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3 min.
Improve customer retention with data and segmentation
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Improve customer retention with data and segmentation

  • TECHNICAL LEVEL

Faced with the progressive withdrawal of third-party cookies, the digital marketing landscape is in the process of slowly remaking itself, refocusing decision-makers’ attention on customer retention.

This technological change, and the evolution of the legal context surrounding the protection of personal data, makes the creation of an adapted proprietary data strategy even more necessary than before. This strategy aims to reduce organizations’ dependence on media giants by improving the performance of their own channels.

In this context, the success of marketing strategies now more than ever before relies on the ability of companies to understand customer data and generate insights that will enable them to target audiences and prioritized initiatives based on their objectives.

This was the topic discussed by two Adviso specialists, Roger Kamena, lead data scientist and head of innovation, research and development, and Maxime Philippon, CRM Strategist, during a webinar held last month.

Here’s a summary of the main points of this presentation. Note also that the webinar remains available for viewing online. 

Watch the webinar (in French only)

 

1. Retention as a lever for growth

With the paradigm shift that led to the withdrawal of third-party cookies, the use of proprietary data (zero-, first- and second-party data) will become indispensable to businesses in 2023, since these are the data that will enable adequate targeting of their audiences and personalization of their communications.

Testifying to this interest in the acquisition of proprietary data is this 2020 study by the Winterberry Group, which reveals that 60 percent of Canadian businesses plan to invest in the use of proprietary data to adapt to future changes.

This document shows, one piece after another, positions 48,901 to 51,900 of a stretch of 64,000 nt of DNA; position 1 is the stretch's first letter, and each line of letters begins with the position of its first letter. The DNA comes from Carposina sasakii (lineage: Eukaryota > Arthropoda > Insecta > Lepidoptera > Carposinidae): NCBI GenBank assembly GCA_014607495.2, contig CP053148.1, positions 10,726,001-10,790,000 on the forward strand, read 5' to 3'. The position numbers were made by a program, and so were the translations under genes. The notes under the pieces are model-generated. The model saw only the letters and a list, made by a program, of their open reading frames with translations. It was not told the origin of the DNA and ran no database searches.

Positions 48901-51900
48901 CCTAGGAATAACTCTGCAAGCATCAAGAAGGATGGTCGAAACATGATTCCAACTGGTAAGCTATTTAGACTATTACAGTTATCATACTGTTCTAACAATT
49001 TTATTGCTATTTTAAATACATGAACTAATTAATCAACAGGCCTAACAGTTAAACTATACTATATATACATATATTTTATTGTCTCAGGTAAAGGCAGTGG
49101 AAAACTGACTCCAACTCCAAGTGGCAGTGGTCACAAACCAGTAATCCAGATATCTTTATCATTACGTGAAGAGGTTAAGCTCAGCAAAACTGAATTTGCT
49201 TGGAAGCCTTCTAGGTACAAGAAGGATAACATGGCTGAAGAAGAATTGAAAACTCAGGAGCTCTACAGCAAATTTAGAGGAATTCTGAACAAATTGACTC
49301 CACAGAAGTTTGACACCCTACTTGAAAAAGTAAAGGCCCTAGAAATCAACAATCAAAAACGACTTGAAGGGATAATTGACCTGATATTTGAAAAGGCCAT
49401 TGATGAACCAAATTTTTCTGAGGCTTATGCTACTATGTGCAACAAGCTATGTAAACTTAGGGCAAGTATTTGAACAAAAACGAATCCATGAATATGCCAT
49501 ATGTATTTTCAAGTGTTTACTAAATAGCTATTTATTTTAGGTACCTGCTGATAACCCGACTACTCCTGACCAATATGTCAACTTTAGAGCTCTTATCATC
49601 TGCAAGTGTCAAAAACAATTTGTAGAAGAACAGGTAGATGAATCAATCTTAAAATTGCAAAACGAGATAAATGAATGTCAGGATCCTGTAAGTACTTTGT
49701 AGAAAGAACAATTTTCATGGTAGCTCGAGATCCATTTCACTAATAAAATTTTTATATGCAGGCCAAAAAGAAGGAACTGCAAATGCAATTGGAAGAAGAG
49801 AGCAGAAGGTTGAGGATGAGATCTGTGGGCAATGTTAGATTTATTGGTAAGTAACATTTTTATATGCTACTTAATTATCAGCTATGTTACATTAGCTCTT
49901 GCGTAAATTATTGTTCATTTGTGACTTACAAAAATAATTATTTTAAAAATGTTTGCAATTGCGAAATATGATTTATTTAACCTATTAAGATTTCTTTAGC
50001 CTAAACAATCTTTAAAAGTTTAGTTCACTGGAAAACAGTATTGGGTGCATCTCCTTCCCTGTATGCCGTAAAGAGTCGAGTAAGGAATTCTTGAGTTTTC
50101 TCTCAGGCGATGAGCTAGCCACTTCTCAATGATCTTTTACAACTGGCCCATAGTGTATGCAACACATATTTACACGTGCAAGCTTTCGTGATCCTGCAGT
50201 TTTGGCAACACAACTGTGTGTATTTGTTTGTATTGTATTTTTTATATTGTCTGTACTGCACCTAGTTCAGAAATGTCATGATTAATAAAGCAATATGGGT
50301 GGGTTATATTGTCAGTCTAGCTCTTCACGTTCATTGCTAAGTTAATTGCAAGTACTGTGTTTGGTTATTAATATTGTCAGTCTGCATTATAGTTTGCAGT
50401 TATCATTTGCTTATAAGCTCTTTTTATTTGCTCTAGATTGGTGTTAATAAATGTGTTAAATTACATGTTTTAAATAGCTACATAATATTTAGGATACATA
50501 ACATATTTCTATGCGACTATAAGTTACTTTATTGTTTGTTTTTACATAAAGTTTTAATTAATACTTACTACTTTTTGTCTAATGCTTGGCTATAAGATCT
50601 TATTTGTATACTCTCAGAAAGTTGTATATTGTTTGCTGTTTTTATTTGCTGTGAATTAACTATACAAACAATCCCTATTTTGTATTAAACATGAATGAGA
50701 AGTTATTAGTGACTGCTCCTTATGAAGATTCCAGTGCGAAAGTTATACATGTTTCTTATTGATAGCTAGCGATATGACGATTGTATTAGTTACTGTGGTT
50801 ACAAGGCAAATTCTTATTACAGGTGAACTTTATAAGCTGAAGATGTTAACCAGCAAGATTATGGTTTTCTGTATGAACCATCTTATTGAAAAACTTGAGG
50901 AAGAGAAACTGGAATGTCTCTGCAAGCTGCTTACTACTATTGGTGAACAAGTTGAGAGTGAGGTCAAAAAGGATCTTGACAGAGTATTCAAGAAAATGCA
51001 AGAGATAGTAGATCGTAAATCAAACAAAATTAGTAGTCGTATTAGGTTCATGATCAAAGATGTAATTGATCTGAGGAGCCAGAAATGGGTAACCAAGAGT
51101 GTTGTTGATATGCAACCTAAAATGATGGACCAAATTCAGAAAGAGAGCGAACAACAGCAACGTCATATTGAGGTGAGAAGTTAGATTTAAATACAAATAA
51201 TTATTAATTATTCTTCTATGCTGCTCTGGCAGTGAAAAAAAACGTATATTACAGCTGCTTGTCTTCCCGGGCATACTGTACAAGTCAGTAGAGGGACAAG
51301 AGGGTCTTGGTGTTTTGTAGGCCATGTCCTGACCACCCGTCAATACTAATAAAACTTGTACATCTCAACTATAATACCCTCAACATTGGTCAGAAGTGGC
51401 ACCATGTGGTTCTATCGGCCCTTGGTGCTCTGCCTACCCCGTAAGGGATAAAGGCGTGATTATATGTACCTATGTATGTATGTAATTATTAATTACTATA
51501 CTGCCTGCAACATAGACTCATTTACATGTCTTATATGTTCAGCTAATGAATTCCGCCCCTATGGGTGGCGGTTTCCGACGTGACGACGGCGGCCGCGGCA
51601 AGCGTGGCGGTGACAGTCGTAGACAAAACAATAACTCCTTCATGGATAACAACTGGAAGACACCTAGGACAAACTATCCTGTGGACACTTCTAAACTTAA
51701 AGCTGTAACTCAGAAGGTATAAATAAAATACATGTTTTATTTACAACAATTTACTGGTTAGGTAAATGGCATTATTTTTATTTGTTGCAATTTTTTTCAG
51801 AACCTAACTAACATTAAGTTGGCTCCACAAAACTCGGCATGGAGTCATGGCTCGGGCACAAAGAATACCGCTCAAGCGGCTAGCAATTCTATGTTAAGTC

With email addresses being the main identifier used to access online services, customer relationship management (CRM) and its primary channel, email, will become indispensable in a post-cookie world. Companies that excel at retaining their audiences will stand apart from the competition when it comes to customer value-creation.

What’s more, many surveys conducted amongst digital marketing professionals in North America and Europe highlight the importance of companies investing in their email channel in order to adapt to the disappearance of third-party cookies.

 

2. A well-segmented database: The foundation of all retention strategies

The effectiveness of targeting initiatives depends on segmentation. While it makes sense to personalize communications based on the diversity of customer profiles, prioritizing these initiatives without the necessary data is like taking a leap of faith, with all its attendant unforeseeable results.

To benefit from emailing, which can generate a return on investment of up to 40X, segmentation and personalization are indispensable.

With email, for example, segmentation and personalization of initiatives enable higher generation of revenue by recipient. Basically, it promotes the achievement of higher rates of engagement and conversion, as well as the more efficient delivery of email (with lower spam and unsubscribe rates).

To address a correctly positioned message at the right time that is likely to motivate purchase (or any other engagement), identifying and defining segments are prerequisites.

3. The continual segmentation process

To build efficient segmenting based on data, businesses must develop a continual iterative process that follows these main steps:

  1. Collect different types of data about customers: online and in-store transactions, behaviour during visits online, engagement marketing, data about the industry and competition that reveal market trends, data about products and services;
  2. Unify customer data, then process and clean them up as needed. Next, enrich profiles with relevant attributes based on business objectives (for example, the value of the average shopping cart, total number of transactions, the most-purchased product category, etc.);